The foundation of any good business is value creation. If your business is not creating value for people, there is not much hope for the long-term survival of the business. Above all else, value creation should be at the top of your to-do list.
However, most people do not create a to-do list with value creation in mind. They typically create a list of things they think need to be done, then work down the list and hope to get it all done before the day ends. Some time ago, I noticed that I was doing the same thing, and I found myself wasting a lot of time on things that really weren’t very important. I was working for the sake of being busy.
With that in mind, I decided to try a new method of creating my to-do list that is totally focused on the goal of creating value. I have been using this technique for about two months as I build Lernabit, and have found myself getting a lot more done and moving forward quickly. Below, I show you how to do this for yourself.
Two types of task
The first thing to realize is that not all tasks are created equal. I like to divide tasks into value tasks and supporting tasks.
Value tasks are those that directly create immediate value. For example, publishing a blog post is a value task, because it provides immediate value in the form of free content for my readers.
Supporting tasks are those that do not create immediate value, but are required as part of some other goal that does. For instance, writing the next chapter of an e-book is a supporting task, because it does not create immediate value. The book is not of value to anyone until it is available to download, so simply writing another chapter is not a value task. Putting the finished book on the website is a value task, because that is the point at which it provides value.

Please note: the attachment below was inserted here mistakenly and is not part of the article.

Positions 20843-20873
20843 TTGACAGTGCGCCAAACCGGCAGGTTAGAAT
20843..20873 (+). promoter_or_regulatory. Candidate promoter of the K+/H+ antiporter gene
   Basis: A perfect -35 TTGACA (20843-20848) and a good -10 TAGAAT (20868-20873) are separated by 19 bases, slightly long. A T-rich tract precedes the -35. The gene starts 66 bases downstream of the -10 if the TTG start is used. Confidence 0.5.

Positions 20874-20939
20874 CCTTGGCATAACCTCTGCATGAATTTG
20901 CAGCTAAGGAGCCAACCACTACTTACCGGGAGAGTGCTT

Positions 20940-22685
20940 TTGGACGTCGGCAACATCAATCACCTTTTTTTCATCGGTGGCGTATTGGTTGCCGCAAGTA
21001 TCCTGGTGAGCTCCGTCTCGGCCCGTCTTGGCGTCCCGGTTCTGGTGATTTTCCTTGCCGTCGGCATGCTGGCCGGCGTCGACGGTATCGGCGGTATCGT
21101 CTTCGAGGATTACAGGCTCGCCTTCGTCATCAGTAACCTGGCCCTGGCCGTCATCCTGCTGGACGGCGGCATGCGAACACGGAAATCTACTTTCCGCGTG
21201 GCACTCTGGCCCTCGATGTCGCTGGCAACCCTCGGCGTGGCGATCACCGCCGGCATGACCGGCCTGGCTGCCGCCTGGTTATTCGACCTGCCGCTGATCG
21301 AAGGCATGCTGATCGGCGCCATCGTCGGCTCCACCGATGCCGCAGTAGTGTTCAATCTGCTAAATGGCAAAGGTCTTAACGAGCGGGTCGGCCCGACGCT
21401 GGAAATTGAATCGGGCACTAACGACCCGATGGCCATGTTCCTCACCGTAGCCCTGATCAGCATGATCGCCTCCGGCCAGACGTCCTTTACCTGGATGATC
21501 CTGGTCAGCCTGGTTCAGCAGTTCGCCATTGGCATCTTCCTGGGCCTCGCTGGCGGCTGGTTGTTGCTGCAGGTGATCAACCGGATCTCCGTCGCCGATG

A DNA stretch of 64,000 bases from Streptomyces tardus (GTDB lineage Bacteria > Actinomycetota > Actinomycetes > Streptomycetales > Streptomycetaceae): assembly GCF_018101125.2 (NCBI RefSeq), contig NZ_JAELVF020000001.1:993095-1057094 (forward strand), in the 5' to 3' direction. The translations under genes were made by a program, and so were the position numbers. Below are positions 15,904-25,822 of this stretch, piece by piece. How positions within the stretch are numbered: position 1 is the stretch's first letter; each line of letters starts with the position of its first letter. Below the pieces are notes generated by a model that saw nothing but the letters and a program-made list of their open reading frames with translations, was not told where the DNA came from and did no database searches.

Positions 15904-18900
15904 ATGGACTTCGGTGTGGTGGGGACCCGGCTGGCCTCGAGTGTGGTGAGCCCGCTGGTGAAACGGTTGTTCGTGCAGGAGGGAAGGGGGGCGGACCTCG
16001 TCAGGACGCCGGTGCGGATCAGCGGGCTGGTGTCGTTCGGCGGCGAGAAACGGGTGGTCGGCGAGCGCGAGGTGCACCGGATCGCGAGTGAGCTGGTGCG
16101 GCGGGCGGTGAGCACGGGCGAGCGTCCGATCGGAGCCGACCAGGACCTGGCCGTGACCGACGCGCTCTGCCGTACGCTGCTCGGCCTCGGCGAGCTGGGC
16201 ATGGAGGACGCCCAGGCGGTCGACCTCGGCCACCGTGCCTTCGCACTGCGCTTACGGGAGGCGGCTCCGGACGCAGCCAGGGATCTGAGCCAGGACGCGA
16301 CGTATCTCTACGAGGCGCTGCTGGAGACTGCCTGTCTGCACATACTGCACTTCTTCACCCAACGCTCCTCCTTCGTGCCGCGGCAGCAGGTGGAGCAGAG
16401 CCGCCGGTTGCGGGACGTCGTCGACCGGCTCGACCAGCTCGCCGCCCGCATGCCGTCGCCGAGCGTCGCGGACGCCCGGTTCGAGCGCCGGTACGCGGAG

Creating the to-do list
When I create my to-do list, I always have one value task and up to three supporting tasks. A normal to-do list might look something like this:
To Do: 9/5/14
Value task: Publish a new blog post.
1. Do research for the next chapter of my e-book.
2. Hire a designer to create a new banner ad.
3. Fix bugs on the site.
The value task doesn’t have to be anything huge. Sometimes, the small ones can create the most benefit to readers. For example, if I know I have a busy day, an easy value task could be scouring news feeds for 10-15 articles my users might enjoy, then schedule them as Tweets over the next few days. Just taking that time to find some cool content shows your followers that you are focused on their interests more than yours.
When I sit down to work for the day, the value task is always the first thing I do. I don’t check email, work on other tasks, or anything else until I have created value. Once I do that, then I move on to the support tasks.
I like to create my to-do list the night before, because it keeps me from sitting down to work and getting distracted by everything that has to be done. By creating my list at the end of the day, I can sit down the next morning and immediately start working on the most important tasks without getting distracted.
I still use a master to-do list with all of the long-term goals I want to accomplish, but the only time I ever look at it is when I am creating my daily to-do list. The master to-do list helps me remember what has to be done in the long run, and I take items from that to create my daily list.
The reason this method works so well is that it forces me to remain focused on the value creation process. If a task does not create value and it does not work toward some other task that creates value, I have to stop and seriously consider whether or not it even needs to be done. This keeps me from wasting time on things I don’t have to do.
Over the last few months, I have been using this strategy to great effect while working on Lernabit. The results have been fantastic, because I have been intensely focused on how I can create more value. This has made my site more useful and enjoyable, because making money has taken a back seat to my objective of creating something useful. Once that is accomplished, the money will follow anyway.